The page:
Safety through redundancy is another hallmark of the 747. Every flight system has a backup; some have triple backups. Of the 1,500-plus 747s produced since the mid 1960s 430 are still flying with an accumulation of 35,000 years of flight. Airplanes make money when flying, and they cost money on the ground, so passenger and freight carriers typically try to keep their planes flying 24/7, which explains the many flight years of the 55-year-old 747.

Recently fear of flying that had been of little concern (commercial aviation remains statistically the safest form of transport). But that fear struck Boeing’s 737 MAX following two fatal crashes in 2019. But once the modified MAX was cleared for flying, people quickly returned to flying – despite complaints about airport security, the lack of on-board food, and crowded cabins. Moreover, passengers who have long since accepted the overall safety of flying and lost interest in the make and model of airplanes that were all-too-much alike. Surveys show fewer than 10 percent of passengers have any idea of the type of plane they are in.

And was it fun flying a 747? One aviation writer remembers flying a delivery flight of a freighter version of the 747 to Asia with a bunch of his British colleagues. There was a small seating area at the front of the aircraft, and empty space behind for freight. Lots of empty space.  Being proper British lads, they scraped up a cricket bat and a few balls and played cricket on the highest pitch nearly 40,000 feet above the Pacific. Another colleague remembers a flight when she and her aviation-writer colleagues returned from Tokyo to the UK on an inaugural 747 run for British Air. One of their number had found a new Japanese form of entertainment: Karaoke and bought a portable Karaoke player. That bunch sang their way across the pole all the way home.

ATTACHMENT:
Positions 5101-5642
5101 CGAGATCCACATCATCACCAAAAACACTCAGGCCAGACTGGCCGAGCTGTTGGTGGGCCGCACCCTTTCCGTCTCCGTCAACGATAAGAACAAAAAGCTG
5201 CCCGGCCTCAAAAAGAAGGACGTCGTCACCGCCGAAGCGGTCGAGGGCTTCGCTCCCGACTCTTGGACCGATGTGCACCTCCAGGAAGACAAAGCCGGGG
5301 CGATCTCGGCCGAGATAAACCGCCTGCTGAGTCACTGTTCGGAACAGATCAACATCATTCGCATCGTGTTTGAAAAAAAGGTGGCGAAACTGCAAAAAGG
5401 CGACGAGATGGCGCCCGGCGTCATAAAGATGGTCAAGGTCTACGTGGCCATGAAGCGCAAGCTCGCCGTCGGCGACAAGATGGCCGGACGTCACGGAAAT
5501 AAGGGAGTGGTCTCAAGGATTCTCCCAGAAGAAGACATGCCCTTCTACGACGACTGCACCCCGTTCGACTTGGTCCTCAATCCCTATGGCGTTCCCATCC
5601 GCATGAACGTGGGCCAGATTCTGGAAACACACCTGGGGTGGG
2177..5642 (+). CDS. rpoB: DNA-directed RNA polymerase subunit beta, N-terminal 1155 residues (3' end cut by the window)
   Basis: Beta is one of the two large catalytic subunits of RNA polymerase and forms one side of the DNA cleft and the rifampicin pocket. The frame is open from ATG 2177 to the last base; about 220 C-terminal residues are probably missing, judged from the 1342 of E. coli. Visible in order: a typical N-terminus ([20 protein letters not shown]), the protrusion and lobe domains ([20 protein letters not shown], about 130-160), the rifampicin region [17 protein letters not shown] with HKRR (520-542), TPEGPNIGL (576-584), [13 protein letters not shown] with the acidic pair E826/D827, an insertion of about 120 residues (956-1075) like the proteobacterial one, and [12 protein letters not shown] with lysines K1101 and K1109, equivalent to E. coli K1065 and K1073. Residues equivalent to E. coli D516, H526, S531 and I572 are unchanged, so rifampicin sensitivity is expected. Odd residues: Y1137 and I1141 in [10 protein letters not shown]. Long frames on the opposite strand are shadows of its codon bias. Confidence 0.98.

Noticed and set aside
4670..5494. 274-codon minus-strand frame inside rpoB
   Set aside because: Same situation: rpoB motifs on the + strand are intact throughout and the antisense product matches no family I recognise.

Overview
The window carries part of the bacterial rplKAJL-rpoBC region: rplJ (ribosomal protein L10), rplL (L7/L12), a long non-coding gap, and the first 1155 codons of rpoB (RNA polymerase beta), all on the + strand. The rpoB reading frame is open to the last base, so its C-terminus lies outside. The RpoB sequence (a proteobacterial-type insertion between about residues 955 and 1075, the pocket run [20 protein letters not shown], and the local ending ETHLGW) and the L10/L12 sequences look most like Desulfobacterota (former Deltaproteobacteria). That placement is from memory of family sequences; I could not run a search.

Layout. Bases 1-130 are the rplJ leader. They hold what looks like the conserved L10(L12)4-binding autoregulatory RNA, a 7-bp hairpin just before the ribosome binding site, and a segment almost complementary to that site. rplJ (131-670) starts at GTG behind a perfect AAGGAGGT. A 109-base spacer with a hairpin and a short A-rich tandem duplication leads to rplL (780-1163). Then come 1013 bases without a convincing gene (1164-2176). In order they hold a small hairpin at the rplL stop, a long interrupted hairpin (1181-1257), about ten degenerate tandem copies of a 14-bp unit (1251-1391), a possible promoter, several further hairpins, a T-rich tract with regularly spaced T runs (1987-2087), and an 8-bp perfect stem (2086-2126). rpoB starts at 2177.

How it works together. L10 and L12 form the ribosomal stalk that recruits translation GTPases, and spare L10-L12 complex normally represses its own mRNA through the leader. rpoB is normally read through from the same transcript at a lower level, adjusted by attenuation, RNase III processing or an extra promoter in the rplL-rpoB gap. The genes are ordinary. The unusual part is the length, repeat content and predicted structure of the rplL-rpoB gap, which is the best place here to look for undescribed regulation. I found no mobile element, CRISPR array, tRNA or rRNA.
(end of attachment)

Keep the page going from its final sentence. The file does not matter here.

Apropos, because of the 747’s range of 8,000-plus miles, when the passenger versions were being developed Boeing also pioneered purpose-built entertainment systems to while away the capability of 12-hour nonstop flights. In the early days that meant large projection screens and no-choice films. Technological progress led to today’s flying entertainment that qualifies often as 500 choices and nothing to watch.